Lessons from Moses Mauane Kotane

Lessons from Moses Mauane Kotane

“In the life of every nation, there arise men who leave an indelible and eternal stamp on the history of their peoples; men who are both products and makers of history. And when they pass they leave a vision of a new and better life and the tools with which to win and build it.”

Such were the poignant words delivered by Yusuf Dadoo at the Novodevichy Cemetery in Moscow on May 26, 1978, where and when Moses Kotane was buried.

The human mind and spirit surpasses material conditions

Moses Mauane Kotane, Isithwalandwe/Seaparankwe, is the foremost example of how one’s lowly status in society could never hold back their human mind and spirit’s flight to greatness in life. He only attended school for the first time at the age of fifteen and left when he was seventeen to seek work. He would work as a farm worker, a domestic worker, a waiter, a baker, a mineworker and photographer assistant. It was through his participation in the Party’s night school that his literacy would improve, so too his ideological grounding. In his own words,

“It was at that night school where English was taught to me in the right way and where many English terms which I could not understand clearly from dictionaries were explained to me… It was there that many things and concepts were made clear to me, and where I began to understand the capitalist society, its class divisions and national oppression and exploitation.”

From this point on, having joined the ANC in 1927, becoming a member of the African Bakers’ Union and later the Communist Party of South Africa in 1928, his learning and development grew phenomenally. It is said that Kotane never stopped reading and studying. His desire to learn and understand could not be quenched. Recognising the quality of his character, the Movement entrusted him with greater responsibility and leadership.

To lead, to follow and to act

The greatness of Kotane goes beyond being, at one point, one of the longest serving and active members of the ANC or the General Secretary of the SACP for almost forty years. His greatness was in his leadership role, not only in the Party but also the liberation movement as whole, in the decades preceding the banning and in the early decades of illegality, armed action, underground and exile.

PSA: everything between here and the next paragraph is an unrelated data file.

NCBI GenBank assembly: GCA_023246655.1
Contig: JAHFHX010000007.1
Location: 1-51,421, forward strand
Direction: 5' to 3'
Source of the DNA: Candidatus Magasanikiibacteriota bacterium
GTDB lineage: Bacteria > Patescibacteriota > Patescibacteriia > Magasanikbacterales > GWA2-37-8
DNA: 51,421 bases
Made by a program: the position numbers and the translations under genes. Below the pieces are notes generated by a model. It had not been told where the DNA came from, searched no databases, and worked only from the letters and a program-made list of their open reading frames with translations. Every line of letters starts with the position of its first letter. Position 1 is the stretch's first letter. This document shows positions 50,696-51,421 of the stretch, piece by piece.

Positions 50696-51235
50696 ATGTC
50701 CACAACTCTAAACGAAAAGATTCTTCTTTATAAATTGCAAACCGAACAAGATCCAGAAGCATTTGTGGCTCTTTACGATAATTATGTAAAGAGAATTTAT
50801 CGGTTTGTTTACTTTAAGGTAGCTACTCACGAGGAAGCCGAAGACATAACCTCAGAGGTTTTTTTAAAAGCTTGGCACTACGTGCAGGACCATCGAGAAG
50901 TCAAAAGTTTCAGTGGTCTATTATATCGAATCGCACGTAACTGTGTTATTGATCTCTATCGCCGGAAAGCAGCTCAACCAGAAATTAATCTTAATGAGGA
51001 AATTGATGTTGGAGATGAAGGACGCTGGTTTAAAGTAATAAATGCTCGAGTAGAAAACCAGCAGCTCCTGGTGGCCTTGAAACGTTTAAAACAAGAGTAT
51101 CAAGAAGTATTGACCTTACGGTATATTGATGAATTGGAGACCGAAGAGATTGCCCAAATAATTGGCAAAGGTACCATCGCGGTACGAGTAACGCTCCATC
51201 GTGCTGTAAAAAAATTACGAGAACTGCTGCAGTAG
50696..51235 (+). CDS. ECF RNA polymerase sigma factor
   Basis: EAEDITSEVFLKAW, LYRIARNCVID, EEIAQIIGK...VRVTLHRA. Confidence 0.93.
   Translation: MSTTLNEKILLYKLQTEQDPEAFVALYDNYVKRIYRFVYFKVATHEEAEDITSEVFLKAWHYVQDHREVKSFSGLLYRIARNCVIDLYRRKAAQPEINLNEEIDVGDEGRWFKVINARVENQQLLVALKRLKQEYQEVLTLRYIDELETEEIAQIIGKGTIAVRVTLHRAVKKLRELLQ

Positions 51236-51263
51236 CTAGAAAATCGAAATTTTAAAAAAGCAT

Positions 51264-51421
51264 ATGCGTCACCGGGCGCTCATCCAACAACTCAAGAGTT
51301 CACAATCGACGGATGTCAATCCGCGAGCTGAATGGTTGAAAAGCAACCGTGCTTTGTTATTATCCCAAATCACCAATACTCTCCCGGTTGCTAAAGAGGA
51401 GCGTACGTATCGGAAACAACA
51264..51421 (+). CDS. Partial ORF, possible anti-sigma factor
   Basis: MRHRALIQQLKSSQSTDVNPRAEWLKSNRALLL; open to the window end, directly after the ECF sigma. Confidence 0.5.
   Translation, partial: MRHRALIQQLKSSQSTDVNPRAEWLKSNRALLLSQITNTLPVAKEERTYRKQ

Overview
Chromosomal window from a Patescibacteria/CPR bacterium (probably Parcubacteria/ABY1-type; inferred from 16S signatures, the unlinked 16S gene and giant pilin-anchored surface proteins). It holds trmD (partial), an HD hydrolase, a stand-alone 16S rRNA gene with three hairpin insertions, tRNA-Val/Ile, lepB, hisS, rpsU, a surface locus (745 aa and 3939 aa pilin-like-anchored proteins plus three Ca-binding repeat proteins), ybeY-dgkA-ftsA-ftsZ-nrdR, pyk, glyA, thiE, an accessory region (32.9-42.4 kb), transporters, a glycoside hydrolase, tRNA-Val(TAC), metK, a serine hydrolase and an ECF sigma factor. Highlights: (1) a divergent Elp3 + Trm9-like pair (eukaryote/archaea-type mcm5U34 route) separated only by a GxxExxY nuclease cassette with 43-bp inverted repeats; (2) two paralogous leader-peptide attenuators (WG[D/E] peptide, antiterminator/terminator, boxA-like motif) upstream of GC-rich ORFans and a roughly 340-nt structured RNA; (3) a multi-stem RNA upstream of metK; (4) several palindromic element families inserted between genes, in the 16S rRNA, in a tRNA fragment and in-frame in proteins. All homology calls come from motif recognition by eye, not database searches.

It is upon the backs of men such as Moses Mauane Kotane, Albert Nzula, JB Marks, Edwin Mofutsanyane – the early core of African Communist leadership before the banning of the Party in 1950 – that the Movement’s passage from one phase of struggle to another could be possible. These are comrades who had been toughened by the suffering from the Great Depression; the iron heel of the racist, brutal Hertzog government in 1929, on the one hand, and the internal Party divisions over the Native Republic thesis, on the other hand. Despite their seniority in the Movement, they were also ready to be led and to take up the tasks before them.

It made sense why at the historic 1962 Conference in Lobatsi, the first to be held under conditions of illegality, OR Tambo – as Head of the External Mission, specifically requested Moses Kotane’s help in advancing his work abroad. It was, after all, the same OR Tambo who said that at every point the President-General of the ANC – Chief Albert Luthuli – needed to make a serious decision, he consulted with Moses Kotane. On such gallant shoulders our struggle could only grow stronger.

Understanding of theory and its application to reality

Moses Kotane was a theoretician, a great debater and a strong Marxist-Leninist. Upon his return from his studies at the Lenin School in Moscow, he argued that the Party should be rooted in its South African situation instead of being far removed from it due to its focus on theory alone. In his words,

“My first suggestion is that the party becomes Africanised, that the CPSA must pay special attention to South Africa and study the conditions in this country and concretise the demands of the masses from first-hand information, that we must speak the language of the native masses and must know their demands, that while it must not lose its international allegiance, the Party must be Bolshevised and become South African not only theoretically but in reality.”